Trembling Bells @ Komedia, Brighton 12.04.16

Glaswegian folk/country collective visit the South Coast supporting new LP Wide Majestic Aire

Apr 12th, 2016 at Komedia, Brighton / By Norman Miller
Trembling Bells Glasgow-based quintet Trembling Bells' warmly received Brighton foray nods to an array of influences befitting a band with five diverse albums, from the wilder, more hard-edged sound of last year's The Sovereign Self to their more Fairport-inspired early albums Carbeth, Abandoned Love and The Constant Pageant.

There's country twang here, Gabriel-era Genesis there. Gong, Wishbone Ash and Ivor Cutler – the latter for ‘My Father Was a Collapsing Star’ – all come to mind at various points, generally riding on a blues-tinged wave of psych folk. Guitarist Mike Hastings adds harmonica to good effect on a few numbers. The only downside sound-wise is a sometimes poor sound quality that muddies some of the band's undoubted finesse.

A couple of beautiful slow numbers sung unaccompanied add more reflective moments, including the first encore of ‘Adam Had No Navel’, a new number delivered with quiet intensity by drummer and band leader Alex Neilson.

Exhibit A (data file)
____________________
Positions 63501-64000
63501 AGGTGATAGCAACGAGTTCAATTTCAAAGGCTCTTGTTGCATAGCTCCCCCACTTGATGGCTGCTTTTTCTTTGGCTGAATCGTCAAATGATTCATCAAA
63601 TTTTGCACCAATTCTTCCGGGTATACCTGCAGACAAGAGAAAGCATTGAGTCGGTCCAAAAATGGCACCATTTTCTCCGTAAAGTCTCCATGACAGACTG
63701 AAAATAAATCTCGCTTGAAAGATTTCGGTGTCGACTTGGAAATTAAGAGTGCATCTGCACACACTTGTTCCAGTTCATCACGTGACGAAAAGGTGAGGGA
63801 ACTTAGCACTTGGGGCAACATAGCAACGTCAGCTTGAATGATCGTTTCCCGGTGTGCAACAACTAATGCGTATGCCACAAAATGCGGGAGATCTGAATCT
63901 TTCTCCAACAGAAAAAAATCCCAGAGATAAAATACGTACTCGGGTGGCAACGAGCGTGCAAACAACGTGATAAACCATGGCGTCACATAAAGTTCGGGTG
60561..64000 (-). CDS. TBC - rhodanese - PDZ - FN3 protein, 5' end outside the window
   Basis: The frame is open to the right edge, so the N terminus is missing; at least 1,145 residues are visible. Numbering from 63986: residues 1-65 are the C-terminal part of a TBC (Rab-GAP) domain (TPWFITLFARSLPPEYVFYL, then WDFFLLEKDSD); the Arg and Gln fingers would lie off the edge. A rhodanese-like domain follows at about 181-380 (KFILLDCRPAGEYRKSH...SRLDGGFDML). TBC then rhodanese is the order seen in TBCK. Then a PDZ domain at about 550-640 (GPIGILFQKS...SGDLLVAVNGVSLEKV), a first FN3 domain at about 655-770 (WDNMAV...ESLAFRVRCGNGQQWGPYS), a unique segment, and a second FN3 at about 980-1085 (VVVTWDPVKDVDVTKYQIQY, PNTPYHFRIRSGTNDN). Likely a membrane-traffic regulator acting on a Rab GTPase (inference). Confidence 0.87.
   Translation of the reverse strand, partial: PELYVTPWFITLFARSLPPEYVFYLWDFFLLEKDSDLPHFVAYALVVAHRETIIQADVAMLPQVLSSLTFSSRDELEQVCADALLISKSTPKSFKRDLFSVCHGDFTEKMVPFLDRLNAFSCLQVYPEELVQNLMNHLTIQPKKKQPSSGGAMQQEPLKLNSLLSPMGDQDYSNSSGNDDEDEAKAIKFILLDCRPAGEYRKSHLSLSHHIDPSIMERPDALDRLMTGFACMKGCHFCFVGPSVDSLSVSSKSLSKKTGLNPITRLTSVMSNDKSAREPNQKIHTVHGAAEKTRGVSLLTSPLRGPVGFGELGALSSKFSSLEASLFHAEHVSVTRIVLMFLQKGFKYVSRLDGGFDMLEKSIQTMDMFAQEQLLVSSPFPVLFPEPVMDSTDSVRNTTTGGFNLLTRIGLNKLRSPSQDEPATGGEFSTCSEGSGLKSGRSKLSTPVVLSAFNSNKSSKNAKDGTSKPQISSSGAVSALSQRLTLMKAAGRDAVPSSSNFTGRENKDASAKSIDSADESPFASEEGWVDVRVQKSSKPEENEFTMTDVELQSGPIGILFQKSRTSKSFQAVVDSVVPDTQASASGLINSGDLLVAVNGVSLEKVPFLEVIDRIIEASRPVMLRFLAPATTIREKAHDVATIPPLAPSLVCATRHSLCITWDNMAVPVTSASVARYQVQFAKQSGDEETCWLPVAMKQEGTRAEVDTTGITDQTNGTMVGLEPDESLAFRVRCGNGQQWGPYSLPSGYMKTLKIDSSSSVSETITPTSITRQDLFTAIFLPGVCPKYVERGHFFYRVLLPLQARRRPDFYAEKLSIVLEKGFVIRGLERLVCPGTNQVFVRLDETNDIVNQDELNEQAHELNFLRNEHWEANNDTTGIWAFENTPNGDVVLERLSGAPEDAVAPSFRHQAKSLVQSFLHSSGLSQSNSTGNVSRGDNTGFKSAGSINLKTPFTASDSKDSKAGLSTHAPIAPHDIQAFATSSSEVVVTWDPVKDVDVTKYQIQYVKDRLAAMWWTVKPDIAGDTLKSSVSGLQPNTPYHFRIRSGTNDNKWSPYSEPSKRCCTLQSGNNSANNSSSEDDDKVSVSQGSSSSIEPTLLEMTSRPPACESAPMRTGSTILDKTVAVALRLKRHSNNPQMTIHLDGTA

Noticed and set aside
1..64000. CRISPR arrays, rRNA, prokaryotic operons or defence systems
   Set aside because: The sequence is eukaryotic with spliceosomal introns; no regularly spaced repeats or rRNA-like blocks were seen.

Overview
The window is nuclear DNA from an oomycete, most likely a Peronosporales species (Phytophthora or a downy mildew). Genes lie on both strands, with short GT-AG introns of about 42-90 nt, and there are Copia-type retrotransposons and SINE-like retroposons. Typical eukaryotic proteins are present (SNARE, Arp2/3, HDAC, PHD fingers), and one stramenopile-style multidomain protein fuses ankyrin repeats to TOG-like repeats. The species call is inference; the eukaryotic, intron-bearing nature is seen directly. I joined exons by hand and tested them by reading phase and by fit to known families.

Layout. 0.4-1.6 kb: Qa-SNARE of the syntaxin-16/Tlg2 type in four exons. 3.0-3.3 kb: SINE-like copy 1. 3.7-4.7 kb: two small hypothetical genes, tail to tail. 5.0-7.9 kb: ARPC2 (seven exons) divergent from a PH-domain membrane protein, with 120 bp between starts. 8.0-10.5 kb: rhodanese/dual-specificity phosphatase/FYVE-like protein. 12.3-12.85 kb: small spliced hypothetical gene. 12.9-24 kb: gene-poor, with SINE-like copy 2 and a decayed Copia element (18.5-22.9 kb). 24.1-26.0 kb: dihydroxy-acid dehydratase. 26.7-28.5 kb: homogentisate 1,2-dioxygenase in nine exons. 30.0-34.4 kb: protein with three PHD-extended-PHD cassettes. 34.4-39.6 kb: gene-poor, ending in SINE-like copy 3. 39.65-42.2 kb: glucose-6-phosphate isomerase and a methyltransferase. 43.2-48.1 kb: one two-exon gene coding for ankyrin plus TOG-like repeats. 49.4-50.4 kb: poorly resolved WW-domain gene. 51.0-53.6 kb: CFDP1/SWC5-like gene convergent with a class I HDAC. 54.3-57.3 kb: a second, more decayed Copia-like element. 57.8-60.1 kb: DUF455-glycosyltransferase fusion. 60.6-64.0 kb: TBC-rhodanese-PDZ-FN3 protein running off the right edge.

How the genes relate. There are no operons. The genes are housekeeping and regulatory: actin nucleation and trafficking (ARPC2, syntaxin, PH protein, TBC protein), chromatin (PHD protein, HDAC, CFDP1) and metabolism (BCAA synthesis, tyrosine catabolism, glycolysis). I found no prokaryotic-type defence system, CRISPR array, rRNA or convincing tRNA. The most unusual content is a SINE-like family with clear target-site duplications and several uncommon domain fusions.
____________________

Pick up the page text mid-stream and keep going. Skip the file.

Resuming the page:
Neilson offers most of the intros and repartee – often blackly comic jokes on dour Scottishness - from the tiny Komedia stage. Keyboard-jabbing Lavinia Blackwell also draws the eye, belting out Grace Slick-meets-Sandy Denny vocals, while whipping her long blond hair into a bobbing frenzy Rick Wakeman in his heyday would have approved of. Guitarist Alasdair Mitchell is another active soul, looking like a young Steve Hillage, while lead guitarist Hastings and bass Simon Shaw get on with their excellent musical foundation work in a dozen song set.

A pumped up ‘Killing Time In London Fields’ is an early standout, segueing into the more lilting late Dylan-esque ‘Sweet Death Polka’, which sees Blackwell and Mitchell swap keyboard and guitar roles to show off their multi-instrumental skills.

‘Tincture Of Tears’ is a gorgeous homage to the Sussex locale, followed by Christ's ‘Entry Into Govan’, a new song with a gentle rolling insistence. Things come to a satisfying end with ‘The Singing Blood’ and a brilliant finale of ‘Between The Womb And The Tomb’.